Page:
A source 8 of monochromatic light having a certain coherence which may be, but not necessarily so, a laser, is furnished with an optical system whereby it is possible to obtain a parallel beam 9. Said beam is deflected by a mirror 11 inclined at 45° along a beam 12 toward a semitransparent orientable blade 13. Said blade reflects a part of beam 12 and deflects this part orthogonally toward reference surface 6, along a beam 14, itself reflected by surface 6 along a beam 15 that passes through blade 13. Beam 16 issuing from this passage penetrates into a sensor 17. Another part of incident beam 12 passes through blade 13 along a beam 18, then is deflected orthogonally by a mirror 19 that is orientable and movable, toward measurement surface 7 along a beam 21. Said beam is reflected by surface 7 along a beam 22, itself reflected by mirror 19 along a beam 23 that blade 13 reflects along a beam 20 of the same path as beam 16.
To take into account a possible difference between the coefficients of reflection of surfaces 6 and 7, there can be intercalated an optical density, which is not illustrated, on the path of one of the said beams.
A sensor 17 makes it possible visually to observe and to record interferences between beams 16 and 20.
The arrangement is such that the difference in length between the optical paths of the beams reflected respectively by reference surface 6 and measurement surface 7 is sufficiently small so that the interferences can be observed even with a source 8 that is not very coherent, such as a standard source of monochromatic light. In other words d1 is substantially equal to the sum of d2 and d3 (FIG. 1), these symbols designating optical paths. For this, mirror 19 may be moved parallel to the direction of incident beam 12, in correspondence with the various sample holders 2 that are used.
The device just described is controlled as follows, enclosure 3 being at ambient temperature:
the orientation of semitransparent blade 13 is adjusted so that the incident beam 14 and reflected beam 15 coincide.
the orientation of mirror 19 is adjusted so that incident beam 21 and reflected beam 22 coincide.
the setting of mirror 19 is improved by observation of the interference figure in sensor 17. Adjustment is finished when there are no longer localized fringes on reflecting surfaces 6 and 7. In this case there are interference rings to infinity.
If it is preferred to work with a system of fringes, it suffices to touch up the adjustment of mirror 19 to cause appearance of fringes at the desired separation.
When the temperature is raised in enclosure 3, the dilatation of sample 1 causes a difference in length between the optical paths of beams 14 and 15 on the one hand and 18, 21, 22, and 23 on the other. It will be shown that the dispositions that are provided by the invention ensure that the variation of the distance between the two reflecting surfaces 6 and 7 is constantly equal to the variation in length of the sample. In these conditions, the variation of the difference between the optical paths is equal to double the variation of length of the sample which can thus be measured by counting the interference fringes.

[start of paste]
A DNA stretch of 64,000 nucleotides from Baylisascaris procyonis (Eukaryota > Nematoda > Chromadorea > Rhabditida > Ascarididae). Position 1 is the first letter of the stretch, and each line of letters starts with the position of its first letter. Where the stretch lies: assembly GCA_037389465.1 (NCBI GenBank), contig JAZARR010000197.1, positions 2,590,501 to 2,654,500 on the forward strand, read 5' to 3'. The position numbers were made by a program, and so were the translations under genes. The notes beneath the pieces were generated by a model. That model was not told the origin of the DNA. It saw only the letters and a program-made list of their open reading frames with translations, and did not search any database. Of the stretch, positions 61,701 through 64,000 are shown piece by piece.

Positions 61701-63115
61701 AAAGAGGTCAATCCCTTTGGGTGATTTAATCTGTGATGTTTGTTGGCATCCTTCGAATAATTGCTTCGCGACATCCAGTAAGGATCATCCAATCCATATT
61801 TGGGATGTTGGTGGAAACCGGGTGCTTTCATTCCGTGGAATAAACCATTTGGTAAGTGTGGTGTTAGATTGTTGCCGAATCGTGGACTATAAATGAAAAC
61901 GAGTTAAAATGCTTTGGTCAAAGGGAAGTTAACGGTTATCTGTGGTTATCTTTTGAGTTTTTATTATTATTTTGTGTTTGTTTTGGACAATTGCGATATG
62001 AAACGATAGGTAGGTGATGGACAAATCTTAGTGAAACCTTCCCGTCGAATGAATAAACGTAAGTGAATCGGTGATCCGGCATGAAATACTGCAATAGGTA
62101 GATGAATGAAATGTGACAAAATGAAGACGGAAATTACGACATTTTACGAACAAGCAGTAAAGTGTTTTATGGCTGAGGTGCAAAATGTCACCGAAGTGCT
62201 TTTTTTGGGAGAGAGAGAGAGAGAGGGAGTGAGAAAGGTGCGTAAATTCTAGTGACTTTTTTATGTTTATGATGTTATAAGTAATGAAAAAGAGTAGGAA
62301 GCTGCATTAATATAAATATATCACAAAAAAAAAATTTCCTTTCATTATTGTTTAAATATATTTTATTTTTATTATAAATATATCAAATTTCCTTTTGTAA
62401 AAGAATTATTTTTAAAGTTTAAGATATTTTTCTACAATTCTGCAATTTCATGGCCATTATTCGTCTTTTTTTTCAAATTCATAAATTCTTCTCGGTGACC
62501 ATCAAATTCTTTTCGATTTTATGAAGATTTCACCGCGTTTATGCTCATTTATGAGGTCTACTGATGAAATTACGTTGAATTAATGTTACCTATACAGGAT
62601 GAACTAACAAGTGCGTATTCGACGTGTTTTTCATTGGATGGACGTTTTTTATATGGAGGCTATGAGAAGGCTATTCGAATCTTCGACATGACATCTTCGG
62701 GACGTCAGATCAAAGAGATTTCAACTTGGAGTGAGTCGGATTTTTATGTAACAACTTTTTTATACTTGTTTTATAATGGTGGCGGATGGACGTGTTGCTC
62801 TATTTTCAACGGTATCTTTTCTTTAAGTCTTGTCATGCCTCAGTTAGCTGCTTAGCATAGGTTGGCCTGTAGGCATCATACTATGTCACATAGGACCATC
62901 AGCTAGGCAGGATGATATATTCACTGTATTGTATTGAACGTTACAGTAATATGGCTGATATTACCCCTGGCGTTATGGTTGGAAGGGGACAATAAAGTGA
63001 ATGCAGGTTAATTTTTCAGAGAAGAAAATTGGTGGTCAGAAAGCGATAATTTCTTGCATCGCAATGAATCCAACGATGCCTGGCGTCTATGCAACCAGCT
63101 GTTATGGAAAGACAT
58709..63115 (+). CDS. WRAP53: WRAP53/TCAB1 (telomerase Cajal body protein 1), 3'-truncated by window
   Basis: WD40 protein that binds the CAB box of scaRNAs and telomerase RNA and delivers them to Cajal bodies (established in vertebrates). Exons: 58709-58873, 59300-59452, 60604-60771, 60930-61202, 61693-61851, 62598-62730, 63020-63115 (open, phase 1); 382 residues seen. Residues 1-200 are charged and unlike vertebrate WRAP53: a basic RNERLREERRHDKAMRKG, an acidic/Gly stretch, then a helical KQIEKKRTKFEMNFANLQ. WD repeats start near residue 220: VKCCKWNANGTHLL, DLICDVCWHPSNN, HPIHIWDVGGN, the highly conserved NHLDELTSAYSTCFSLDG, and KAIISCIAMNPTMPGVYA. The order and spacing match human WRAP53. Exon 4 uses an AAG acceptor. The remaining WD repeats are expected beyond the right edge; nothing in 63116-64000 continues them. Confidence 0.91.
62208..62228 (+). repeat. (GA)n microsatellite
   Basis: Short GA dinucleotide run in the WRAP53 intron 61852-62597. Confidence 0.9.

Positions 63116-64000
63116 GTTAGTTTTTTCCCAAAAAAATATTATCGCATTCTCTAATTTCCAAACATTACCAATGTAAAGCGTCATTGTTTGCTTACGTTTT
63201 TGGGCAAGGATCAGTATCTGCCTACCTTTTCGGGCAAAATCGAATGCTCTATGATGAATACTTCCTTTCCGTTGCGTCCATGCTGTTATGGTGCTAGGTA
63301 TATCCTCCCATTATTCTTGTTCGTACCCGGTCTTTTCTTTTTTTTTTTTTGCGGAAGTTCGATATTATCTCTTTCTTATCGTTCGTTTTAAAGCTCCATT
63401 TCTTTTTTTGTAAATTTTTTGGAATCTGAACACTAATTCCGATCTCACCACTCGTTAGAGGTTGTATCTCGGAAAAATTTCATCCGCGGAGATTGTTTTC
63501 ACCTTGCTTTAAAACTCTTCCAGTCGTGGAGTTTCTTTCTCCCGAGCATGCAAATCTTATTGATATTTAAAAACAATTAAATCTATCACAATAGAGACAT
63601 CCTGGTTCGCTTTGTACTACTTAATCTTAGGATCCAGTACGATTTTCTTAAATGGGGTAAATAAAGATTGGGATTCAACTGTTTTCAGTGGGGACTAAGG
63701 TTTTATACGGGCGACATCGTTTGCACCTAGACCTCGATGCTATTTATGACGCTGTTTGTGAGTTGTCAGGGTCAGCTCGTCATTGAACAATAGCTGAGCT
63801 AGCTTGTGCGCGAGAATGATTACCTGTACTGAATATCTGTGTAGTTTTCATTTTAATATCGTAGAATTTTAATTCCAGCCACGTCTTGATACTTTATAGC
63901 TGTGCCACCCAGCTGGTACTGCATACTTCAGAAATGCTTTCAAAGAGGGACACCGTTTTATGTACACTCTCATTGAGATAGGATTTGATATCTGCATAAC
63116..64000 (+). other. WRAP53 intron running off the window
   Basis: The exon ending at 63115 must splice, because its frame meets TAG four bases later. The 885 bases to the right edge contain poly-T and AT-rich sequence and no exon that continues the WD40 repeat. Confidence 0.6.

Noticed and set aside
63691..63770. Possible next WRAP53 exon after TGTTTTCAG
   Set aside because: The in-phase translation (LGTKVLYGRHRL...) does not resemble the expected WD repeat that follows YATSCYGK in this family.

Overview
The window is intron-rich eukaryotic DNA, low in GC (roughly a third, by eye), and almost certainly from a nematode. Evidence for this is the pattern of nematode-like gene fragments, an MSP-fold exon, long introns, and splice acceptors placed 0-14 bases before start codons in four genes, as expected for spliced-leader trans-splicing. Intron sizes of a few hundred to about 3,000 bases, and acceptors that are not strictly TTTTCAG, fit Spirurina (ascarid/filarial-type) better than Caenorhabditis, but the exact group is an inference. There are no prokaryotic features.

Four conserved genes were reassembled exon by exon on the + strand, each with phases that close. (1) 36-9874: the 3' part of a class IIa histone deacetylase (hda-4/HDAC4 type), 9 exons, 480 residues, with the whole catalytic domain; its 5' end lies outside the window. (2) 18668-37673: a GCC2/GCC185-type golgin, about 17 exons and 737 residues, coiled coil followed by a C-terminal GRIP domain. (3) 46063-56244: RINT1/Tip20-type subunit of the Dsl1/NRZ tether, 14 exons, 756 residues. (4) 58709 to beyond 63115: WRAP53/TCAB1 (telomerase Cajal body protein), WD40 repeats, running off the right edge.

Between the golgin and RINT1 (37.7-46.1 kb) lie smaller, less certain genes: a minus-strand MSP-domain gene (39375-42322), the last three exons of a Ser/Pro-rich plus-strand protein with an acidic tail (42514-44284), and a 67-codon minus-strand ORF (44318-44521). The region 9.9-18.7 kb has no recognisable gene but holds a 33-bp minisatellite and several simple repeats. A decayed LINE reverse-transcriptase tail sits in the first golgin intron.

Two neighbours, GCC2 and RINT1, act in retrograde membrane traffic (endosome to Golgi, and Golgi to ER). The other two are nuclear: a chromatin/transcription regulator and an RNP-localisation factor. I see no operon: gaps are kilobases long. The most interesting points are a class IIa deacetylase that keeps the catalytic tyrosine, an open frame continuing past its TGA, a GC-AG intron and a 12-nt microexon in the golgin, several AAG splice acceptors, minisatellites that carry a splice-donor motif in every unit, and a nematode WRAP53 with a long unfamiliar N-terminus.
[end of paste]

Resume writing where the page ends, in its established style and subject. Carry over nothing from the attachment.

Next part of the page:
It will be noted that fixed mirror 11 is not indispensible. This mirror serves solely to make the device more compact.
The assembly of the device according to the optical schema of FIG. 1 is shown in FIG. 2.
Sample 1 is placed in a seat 31 of sample holder 2, its reference face 4 being applied against a flat part of the base of said seat by a spring 33 fixed by a screw 34.
Enclosure 3 comprises a body 35, a cover 36 and a window 37 for passage of luminous beams. Said window is obturated by a transparent blade 38 which, to avoid parasitic reflections, has its faces slightly inclined with reference to the direction of the light beams that pass through window 37.
Sample holder 2 is positioned in enclosure 3 by two centering feet 39 whose axes are in reference plane P1. The device comprises also a base 41, of material with a low coefficient of thermal dilatation. Body 35 of enclosure 3 is positioned on base 41 by centering feet 42 whose axes are in plane P1 and which are rigidly connected to centering feet 39.
On base 41 there rests a support 43 which bears the optical part of the device, namely source 8, mirrors 11 and 19, blade 13 and sensor 17. The mirrors are positioned with reference to support 43 by centering feet 44 and support 43 itself is positioned with reference to base 41 by centering feet 45, the axes of feet 44 and 45 being in a plane P3 parallel to planes P1 and P2.
The assembly just described offers the following advantages:
Thermostatic enclosure 3 can dilate freely with reference to base 41 and similarly dilatation of sample holder 2 is possible with reference to the thermostatic enclosure. In this way:
The separation between planes P1 and P3 is not influenced by changes of temperature of enclosure 3. If the ambient temperature remains stable during the measurement, base 41 undergoes no dilatation and the distance between planes P1 and P3 remains the same.